I think this is the most unfortunate aspect of the whole ordeal (if I can even call it that). Realistically, this is the same process that any other market that have consolidated goes through. Competitors and new entrants shrink as truly novel and “disruptive” (ugh, I do hate that word) ideas are all exploited by existing firms, until only a few remain and a thin veneer of competition exist among them (c.f. the auto industry).
However, I will maintain that this will happen with, or without, such tools as shown in the article itself. And I find this particular approach to the problem very novel and refreshing, and I welcome it wholeheartedly (in fact, it’s inspired me to build something similar for Elixir!)
On the gripping hand
I have never seen this phrase used before to refer to a third auxiliary point before; I like it :)!
I think that the profession is going to be a lot less fun; then again, maybe that’s what it’ll finally take for it to be a profession.
That’s perhaps true–Plumbing, Car mechanics, Civil Construction, are all “professions” in the sense that there are very little cow-boy'ing around, and perhaps Software will asymptotically inch ever closer to that group, though I doubt it will ever get there to the same degree and concreteness as something that has a physical manifestation and can be regulated part by literal part.
That said, this is the progress of all industries that I can think of (and of most social endeavours in general). You have the pioneers, then the settlers, and eventually the civil developers (in broad strokes), and at each stage, the amount of “cow-boy'ing” (or “fun”, depending on your perspective) shrinks.
I cannot take credit–it’s from old science fiction.
The Gripping Hand is a sequel to The Mote in God’s Eye. Both books are really good.
Heh. Well said.
Those are all things I’ve thought about as well, and I have nothing worth adding, since indeed it’s all wait-and-see. Thanks.
Check out the literature for “program synthesis” for lots of interesting work related to this kind of problem. A recent example I thought was nifty is myth which synthesizes ML programs. MS Research have actually done some interesting work on this, for example check out prose which shows some applications beyond synthesizing functions for programmers (which often feels far-fetched) and shows how you might want this kind of example-driven thing as part of a UI.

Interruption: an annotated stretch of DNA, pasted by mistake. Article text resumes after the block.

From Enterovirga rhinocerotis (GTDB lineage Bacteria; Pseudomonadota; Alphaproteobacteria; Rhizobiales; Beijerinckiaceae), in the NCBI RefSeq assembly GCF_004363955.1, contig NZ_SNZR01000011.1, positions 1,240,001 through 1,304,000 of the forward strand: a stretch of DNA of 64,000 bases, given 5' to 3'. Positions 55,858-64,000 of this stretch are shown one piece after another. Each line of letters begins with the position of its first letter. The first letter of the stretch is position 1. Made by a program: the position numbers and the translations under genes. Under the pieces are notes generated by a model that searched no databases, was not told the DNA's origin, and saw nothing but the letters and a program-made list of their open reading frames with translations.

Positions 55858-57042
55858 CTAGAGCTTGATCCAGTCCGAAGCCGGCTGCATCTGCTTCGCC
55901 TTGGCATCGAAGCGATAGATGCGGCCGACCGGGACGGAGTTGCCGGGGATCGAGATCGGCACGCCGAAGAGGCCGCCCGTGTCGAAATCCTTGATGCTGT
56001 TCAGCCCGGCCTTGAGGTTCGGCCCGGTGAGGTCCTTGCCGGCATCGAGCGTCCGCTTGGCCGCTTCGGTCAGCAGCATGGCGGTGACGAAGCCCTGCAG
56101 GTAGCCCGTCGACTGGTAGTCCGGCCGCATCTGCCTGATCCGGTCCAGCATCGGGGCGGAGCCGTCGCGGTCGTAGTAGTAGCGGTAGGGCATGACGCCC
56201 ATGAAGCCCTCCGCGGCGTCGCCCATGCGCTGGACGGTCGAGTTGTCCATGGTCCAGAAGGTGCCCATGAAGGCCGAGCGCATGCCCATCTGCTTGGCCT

Hey $COLLEAGUE, is there any function that takes this list and returns a list like this?
I don’t think I’ve ever personally heard or asked anything like this question before.
I’m not saying it’s not a valid question necessarily, but typically in software engineering, I find that the question is normally going from a high-level description of a process (e.g. process a shopping cart for checkout) and asking “how do I break this down into more concrete instructions that a machine can do?” (e.g. take the sum of each item price, compute the sales tax as X percentage of that sum, etc.) At that point, maybe it’s useful to have the computer figure out given an example that it should use addition for the subtotal? Though I think a human is likely well-enough equipped to do so her/himself.
Can anyone give a better example than the ones provided in this write-up?
Since this is integrated in emacs, how about “Hey editor, make me a keyboard macro that has the same effect as these changes I just made”?
As a way of matching inputs and outputs with possible functions, this is a neat way to learn elisp experimentally.
Calling it “Example Driven Development” is really overselling it IMHO.
“I have a List of Options but want an Option of a List” is a common problem when doing functional programming. I get asked for these functions very often.
I’ve included a few impure functions that read the filesystem, as they’re safe.
So which function that reads the filesystem do I need to pass (list 1 2 3) to to get 6 as the return value??